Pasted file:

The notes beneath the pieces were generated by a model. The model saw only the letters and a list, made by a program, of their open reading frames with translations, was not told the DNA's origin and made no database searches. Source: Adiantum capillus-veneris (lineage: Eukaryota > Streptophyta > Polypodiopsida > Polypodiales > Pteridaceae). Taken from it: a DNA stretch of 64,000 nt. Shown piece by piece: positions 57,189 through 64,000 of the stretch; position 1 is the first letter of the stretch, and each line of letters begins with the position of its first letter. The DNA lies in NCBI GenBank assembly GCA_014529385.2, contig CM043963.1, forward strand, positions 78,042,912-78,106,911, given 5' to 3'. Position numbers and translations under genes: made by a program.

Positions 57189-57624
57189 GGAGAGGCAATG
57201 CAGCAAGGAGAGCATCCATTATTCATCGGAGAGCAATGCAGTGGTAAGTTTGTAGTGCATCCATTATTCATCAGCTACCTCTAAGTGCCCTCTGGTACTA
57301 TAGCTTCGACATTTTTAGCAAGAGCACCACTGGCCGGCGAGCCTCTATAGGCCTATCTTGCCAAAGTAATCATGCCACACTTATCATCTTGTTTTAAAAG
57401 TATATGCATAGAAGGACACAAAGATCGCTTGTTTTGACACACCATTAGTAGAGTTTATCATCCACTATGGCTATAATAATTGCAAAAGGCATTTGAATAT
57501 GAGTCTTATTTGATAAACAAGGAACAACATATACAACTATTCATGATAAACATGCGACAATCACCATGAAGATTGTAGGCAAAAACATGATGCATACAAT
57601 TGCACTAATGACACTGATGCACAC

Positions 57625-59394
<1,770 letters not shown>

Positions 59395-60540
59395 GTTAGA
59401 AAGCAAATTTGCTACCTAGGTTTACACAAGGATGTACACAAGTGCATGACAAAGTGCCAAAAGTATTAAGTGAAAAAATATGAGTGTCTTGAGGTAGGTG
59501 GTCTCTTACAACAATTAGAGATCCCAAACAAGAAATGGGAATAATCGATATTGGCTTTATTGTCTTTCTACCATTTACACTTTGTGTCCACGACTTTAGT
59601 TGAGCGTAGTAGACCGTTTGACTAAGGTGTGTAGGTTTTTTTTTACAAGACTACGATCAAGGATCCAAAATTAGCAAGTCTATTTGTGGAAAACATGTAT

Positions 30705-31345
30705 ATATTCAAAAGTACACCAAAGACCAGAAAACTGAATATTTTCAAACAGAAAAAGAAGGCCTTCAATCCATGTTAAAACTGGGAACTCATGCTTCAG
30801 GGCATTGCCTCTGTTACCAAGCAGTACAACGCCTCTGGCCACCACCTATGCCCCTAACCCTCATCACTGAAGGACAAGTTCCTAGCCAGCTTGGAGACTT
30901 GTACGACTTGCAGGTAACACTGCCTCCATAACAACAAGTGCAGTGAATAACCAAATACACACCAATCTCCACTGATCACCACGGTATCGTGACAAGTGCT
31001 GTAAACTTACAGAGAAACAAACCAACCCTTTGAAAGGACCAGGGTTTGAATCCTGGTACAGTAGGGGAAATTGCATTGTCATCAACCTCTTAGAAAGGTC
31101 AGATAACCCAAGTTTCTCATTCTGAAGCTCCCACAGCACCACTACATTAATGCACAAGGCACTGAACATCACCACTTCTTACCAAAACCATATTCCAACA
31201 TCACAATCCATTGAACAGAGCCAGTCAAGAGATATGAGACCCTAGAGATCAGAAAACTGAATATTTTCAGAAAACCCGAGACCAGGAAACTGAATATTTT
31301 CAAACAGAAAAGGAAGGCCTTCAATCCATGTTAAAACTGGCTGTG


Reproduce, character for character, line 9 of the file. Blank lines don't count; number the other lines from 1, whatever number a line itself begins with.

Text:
Positions 57625-59394